For months leading up to last November, I prayed for direction about whom to vote for. In presidential elections past, I’ve voted for the Libertarian candidate, which is of little matter here in Illinois. But this last election, I was impressed to vote for Obama. Not that I wanted him, rather, I discerned by prayer that Obama is God’s Saul for this nation at this time. About that, I grieve. There is some comfort in reading that chapter in Samuel. I would remind myself and other believers, that the prophets of Israel who warned the people of the consequences of their actions, were not spared in the suffering of the people when they failed to heed the prophet’s warning(s).

Perhaps Obama is God’s tough lesson for liberal madness in this country.

BannedbytheGuardian | October 19, 2013 at 6:28 pm

America is dysfunctional but too big to fall.

The People seem not to want drama . So unless something massively dramatic happens its Stumbling Thru.

BannedbytheGuardian | October 19, 2013 at 6:49 pm

Bush was a disaster but Gore would have been also. Obama is a disaster but so would have been MCCain.

The problem lies equally elsewhere.

NC Mountain Girl | October 19, 2013 at 7:32 pm

The times in human history in which the forces of disaster and chaos have not always been right around the corner are few and far between. What is more common are those who glorify the past by eliding over the bad stuff and the revisionists who only dwell upon the bad for short term political gain.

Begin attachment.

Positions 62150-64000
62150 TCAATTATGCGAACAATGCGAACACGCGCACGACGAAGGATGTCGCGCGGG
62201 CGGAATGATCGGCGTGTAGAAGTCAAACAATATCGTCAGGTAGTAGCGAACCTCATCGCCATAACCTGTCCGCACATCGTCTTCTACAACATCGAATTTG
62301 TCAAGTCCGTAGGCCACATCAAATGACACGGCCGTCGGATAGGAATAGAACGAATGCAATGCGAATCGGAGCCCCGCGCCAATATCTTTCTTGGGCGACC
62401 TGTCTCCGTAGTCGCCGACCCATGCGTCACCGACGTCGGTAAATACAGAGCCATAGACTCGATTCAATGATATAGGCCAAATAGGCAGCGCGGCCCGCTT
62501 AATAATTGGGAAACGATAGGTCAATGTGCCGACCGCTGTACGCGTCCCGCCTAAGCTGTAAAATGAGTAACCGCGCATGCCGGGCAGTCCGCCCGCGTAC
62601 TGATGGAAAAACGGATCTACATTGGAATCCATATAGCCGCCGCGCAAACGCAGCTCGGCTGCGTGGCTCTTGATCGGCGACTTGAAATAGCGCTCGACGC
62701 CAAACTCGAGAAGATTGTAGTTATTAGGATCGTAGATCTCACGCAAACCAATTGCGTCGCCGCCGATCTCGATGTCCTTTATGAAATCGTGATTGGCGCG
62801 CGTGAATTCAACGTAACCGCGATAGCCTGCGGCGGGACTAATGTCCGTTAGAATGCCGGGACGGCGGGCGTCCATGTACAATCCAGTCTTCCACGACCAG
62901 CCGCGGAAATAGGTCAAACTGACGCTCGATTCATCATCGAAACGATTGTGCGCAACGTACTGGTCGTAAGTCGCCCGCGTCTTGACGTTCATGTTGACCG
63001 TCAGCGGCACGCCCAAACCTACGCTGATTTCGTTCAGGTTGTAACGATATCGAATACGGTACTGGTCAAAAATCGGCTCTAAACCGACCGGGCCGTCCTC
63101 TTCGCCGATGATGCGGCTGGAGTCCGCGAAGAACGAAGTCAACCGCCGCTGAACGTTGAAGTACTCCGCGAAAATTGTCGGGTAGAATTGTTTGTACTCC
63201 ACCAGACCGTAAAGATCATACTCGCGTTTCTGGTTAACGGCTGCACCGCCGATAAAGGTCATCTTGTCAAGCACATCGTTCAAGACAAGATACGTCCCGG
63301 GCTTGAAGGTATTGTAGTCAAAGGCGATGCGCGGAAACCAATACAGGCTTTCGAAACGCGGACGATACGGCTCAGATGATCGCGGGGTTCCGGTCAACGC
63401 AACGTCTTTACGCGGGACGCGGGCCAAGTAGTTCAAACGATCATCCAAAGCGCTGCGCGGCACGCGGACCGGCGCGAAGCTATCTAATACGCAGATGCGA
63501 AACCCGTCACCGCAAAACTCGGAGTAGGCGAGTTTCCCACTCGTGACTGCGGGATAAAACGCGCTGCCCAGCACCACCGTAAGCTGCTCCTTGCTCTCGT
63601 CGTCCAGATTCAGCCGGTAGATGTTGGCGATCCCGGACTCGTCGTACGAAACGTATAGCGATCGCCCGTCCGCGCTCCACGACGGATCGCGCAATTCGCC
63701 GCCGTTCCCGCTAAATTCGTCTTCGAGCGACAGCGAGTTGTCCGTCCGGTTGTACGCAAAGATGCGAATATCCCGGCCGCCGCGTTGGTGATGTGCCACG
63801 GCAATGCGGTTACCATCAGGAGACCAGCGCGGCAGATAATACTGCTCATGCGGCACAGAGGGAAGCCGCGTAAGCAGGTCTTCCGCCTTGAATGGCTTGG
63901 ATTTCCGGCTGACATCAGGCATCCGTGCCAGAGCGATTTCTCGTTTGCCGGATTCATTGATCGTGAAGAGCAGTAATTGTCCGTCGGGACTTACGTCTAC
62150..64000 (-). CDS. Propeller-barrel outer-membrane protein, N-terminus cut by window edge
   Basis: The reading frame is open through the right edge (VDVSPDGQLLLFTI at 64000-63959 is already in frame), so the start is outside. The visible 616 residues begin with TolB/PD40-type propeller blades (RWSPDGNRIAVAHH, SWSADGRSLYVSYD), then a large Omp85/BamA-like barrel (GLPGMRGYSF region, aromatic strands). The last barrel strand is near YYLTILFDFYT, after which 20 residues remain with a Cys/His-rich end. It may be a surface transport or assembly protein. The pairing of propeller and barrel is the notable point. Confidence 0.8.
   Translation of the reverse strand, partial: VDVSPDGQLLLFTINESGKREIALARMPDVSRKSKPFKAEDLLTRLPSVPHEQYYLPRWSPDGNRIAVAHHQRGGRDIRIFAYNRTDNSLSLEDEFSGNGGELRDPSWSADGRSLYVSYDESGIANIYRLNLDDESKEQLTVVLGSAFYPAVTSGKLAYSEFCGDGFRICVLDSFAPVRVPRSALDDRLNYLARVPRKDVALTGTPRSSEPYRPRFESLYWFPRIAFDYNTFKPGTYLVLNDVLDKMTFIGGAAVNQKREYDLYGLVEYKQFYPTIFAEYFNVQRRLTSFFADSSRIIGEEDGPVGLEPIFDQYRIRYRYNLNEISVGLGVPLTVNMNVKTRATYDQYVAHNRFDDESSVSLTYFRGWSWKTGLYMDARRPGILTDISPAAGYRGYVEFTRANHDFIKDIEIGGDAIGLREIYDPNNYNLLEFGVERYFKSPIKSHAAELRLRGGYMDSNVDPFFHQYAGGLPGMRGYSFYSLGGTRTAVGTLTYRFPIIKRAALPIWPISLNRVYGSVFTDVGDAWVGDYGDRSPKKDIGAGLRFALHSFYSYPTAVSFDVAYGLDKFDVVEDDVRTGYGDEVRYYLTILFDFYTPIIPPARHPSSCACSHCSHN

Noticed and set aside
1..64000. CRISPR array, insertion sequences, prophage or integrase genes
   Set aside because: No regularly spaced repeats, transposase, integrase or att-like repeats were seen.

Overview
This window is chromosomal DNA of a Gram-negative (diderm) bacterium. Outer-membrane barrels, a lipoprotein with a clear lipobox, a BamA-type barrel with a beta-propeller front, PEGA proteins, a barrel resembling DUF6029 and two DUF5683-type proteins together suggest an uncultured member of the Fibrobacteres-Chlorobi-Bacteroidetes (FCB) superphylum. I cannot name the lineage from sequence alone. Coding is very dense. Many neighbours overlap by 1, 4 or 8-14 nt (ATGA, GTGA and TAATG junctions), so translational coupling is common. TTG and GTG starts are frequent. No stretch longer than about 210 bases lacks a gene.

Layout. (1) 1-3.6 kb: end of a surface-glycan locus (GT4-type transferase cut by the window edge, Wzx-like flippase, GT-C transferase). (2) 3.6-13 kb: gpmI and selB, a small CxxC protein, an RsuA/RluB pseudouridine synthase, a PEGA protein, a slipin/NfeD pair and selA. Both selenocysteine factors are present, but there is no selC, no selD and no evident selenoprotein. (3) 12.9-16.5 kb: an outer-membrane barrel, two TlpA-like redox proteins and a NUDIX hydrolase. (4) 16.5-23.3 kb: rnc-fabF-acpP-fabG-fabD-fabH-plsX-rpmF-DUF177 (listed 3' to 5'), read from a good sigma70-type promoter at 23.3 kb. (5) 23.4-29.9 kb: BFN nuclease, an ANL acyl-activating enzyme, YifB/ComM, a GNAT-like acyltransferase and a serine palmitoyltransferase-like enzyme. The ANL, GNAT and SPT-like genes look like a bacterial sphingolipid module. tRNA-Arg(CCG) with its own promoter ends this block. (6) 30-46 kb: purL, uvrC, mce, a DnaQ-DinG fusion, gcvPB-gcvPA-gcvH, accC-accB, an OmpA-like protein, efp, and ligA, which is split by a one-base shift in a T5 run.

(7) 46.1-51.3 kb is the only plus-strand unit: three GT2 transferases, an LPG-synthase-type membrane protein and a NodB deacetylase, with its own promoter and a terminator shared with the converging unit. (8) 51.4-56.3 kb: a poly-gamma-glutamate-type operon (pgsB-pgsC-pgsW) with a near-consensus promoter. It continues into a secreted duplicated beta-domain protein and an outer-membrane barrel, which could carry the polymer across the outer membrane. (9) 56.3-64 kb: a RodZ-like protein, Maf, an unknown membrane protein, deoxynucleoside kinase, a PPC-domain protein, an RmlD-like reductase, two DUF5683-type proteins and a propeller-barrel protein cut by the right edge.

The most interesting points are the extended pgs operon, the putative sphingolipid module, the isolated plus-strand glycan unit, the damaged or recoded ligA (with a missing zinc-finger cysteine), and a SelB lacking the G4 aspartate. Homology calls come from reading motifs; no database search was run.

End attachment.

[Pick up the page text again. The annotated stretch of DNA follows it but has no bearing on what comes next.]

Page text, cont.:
If the federal government collapses, hypothetically, what would be left? The 50 states and territories of America would still exist, continuing to do their own thing. And I’d imagine working together to solve problems as they’ve always done. It’d be true federalism without a central government redistributing funds and running up unmanageable debts.

I’m curious as what would occur with another shutdown and this President, or future Presidents, suggesting he’s willing to default for political purposes.

As shown with the recent and past federal shutdowns, outside of military funding, which is essential and constitutional, I don’t see what the big deal is if the Leviathan got drastically downsized. We might actually feel “free” again.

    If the union fails, I’m regretting that I don’t already live in Alaska or Texas, but I’ll make due with where I’m at.

    In full disclosure, I became 20% more of a prepper after the GOP failed in both defunding Obamacare and letting the debt ceiling go AGAIN.

      Phillep Harding in reply to Andy. | October 21, 2013 at 11:24 am